The wait is (almost) over.
The first round of the 2016 NFL Draft begins Thursday night, so with that in mind, here are three draft-related ups and downs.
1. Trades! What's more exciting than your team moving up in the draft? When the "On the Clock" logo changes during the broadcast, that's compelling television. Finding out what teams gave up – and then immediately declaring that as too much – is also part of the fun. Last year, there were only six trades made in the first round, which was the fewest since 2000. This year, we've already seen the top two picks get dealt, so we could be in store for more fireworks Thursday night.
2. Mock drafts. I'll admit it. I like them. I do one (or several). I recognize that the success rate of any mock draft is going to be far below the Mendoza line, but they do a decent job of giving people an idea of which prospects are generally considered first-round talents. Particularly when they come from reporters who cover the team all year, they provide a good idea as to who might best fit that particular team. Are there too many of them? Probably, but nobody is forced to read them.
3. The three-day format. I'll admit to not liking this when it began a few years ago, but I've come around to it. By structuring it this way, the NFL, of course, maximizes exposure for its product, but it also gives fans and analysts time to review which players are still on the board and who might be available in the coming rounds. And if you're just a casual fan who doesn't necessarily care about Day Three picks, you can enjoy the weekend after your team has completed the first three rounds.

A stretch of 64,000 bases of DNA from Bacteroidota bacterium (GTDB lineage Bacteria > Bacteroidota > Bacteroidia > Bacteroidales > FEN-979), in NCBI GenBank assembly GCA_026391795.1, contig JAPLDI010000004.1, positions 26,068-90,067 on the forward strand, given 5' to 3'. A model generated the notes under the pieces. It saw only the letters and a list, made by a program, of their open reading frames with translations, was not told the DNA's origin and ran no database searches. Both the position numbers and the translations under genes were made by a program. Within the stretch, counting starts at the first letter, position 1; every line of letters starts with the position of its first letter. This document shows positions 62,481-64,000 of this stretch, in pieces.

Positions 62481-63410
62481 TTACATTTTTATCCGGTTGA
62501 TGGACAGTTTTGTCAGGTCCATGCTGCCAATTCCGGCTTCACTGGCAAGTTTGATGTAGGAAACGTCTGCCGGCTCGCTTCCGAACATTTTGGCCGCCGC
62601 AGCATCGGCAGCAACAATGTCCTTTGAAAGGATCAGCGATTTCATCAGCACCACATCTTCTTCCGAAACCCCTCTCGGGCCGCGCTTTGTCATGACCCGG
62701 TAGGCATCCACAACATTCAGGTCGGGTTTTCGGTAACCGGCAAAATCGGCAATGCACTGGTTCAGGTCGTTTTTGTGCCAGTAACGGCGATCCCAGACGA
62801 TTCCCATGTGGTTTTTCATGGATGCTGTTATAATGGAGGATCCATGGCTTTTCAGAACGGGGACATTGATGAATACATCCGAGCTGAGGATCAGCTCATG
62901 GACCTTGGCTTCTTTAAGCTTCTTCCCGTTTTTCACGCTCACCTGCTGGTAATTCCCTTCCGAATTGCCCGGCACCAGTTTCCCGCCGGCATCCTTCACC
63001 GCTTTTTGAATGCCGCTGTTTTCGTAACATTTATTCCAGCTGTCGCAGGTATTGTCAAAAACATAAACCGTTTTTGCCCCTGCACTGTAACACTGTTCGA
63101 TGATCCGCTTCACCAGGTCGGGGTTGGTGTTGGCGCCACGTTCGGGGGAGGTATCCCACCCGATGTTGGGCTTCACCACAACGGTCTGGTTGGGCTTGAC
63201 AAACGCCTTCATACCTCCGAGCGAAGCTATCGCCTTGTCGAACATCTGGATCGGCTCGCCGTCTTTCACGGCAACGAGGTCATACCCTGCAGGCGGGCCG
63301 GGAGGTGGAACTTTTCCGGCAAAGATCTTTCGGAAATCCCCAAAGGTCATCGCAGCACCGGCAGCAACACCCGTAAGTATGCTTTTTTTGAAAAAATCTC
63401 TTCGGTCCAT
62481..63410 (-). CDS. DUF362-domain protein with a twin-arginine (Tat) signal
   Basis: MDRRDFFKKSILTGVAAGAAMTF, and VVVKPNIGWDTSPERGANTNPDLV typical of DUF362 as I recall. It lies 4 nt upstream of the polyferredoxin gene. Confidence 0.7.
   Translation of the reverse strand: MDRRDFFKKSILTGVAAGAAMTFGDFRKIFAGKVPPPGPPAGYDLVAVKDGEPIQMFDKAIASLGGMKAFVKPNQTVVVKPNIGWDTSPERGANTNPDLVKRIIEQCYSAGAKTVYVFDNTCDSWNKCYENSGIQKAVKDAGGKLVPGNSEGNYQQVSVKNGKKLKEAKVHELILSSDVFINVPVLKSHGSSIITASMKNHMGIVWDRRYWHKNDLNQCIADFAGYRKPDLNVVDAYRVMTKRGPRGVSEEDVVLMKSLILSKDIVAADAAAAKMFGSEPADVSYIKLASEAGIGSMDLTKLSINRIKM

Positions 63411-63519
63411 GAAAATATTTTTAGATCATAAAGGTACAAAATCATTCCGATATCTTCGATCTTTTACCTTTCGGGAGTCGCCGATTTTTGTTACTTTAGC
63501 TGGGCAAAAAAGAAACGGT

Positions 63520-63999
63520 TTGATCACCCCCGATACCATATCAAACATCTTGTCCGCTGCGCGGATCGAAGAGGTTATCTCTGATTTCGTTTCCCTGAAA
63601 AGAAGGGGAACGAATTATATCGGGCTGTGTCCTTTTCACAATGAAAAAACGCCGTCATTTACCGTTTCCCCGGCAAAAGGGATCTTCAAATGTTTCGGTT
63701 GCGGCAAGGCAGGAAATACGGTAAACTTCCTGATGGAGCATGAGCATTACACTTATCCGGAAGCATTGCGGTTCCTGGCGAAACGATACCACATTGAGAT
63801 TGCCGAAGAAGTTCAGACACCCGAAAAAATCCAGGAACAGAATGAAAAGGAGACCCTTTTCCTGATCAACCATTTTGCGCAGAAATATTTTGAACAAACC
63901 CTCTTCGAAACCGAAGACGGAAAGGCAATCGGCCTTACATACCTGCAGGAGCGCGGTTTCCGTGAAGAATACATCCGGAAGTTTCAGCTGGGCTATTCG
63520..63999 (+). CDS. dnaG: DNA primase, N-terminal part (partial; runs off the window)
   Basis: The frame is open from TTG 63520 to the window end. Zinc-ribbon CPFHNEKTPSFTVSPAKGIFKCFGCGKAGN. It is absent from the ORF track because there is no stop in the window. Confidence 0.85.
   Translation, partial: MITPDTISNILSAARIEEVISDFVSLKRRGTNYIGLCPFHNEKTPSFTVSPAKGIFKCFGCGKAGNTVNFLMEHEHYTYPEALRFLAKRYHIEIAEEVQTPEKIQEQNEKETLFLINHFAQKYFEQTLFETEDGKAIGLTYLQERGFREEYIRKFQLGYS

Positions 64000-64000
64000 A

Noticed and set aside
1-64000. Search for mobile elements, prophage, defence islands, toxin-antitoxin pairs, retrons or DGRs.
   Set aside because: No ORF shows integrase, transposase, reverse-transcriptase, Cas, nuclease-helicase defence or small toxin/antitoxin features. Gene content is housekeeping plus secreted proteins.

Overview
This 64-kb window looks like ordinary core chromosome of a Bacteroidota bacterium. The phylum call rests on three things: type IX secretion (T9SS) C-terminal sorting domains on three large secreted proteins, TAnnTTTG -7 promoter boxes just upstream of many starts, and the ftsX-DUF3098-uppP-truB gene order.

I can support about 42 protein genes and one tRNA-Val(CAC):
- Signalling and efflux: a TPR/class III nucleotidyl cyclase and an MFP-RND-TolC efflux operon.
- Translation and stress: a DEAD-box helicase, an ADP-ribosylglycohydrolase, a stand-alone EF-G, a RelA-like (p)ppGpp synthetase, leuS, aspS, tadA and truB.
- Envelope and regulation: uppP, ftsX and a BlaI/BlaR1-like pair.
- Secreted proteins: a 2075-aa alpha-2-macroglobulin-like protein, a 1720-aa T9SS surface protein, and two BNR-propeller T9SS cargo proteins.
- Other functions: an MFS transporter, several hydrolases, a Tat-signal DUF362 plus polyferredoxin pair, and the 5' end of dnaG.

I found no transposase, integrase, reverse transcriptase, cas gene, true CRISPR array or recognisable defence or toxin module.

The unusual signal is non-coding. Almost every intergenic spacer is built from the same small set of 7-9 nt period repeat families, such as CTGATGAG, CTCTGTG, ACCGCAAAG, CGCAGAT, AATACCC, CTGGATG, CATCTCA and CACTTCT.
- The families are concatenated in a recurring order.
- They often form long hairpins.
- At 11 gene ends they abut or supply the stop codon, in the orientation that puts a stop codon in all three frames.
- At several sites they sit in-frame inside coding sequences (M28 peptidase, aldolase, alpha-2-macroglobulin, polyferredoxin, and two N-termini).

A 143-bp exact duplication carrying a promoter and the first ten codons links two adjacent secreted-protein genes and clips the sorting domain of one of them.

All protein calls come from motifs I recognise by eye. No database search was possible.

1. Fans complaining about reporters "ruining" picks. A reporter's job is to pass along information that's factually correct. If he or she can do that before anyone else, all the better. So when a reporter learns of a draft pick, he or she absolutely should put that information out there. Usually, that means via Twitter because of the immediacy of that platform. It's understandable that fans wouldn't want the suspense ruined, but the easiest way to make sure that happens is to simply #logoff for a few hours while the draft is on. Problem solved.
2. Teams at the top of the draft taking up all 10 minutes of their time. I get that there are TV considerations and it wouldn't make for a compelling broadcast if the commissioner read off every team's pick in rapid-fire order, but there is no way the first three picks Thursday night should take anywhere close to the allotted 30 minutes. The Los Angeles Rams and Philadelphia Eagles traded up to the top two spots in the draft with a very good idea of who they would select, while the San Diego Chargers at No. 3 should be ready to go based on the assumption the top two picks will be quarterbacks. The idea that these teams at the top of the draft are getting their moment in the spotlight is ridiculous. There is no honor in picking this high in the draft, even for teams who have traded up for the picks.
3. Grading draft classes as soon as its over. Hey, I get it. Those sweet, sweet page views are what it's all about in our business. But the idea that a draft class should get a grade before any one of its members has put on their new team's uniform is awfully silly. People enjoy reading them, clearly, or else they wouldn't still exist, but getting worked up if Mel Kiper Jr. gave your team a "D" on Sunday really isn't worth it.
Stay with BN Blitz for tons of draft coverage throughout this week.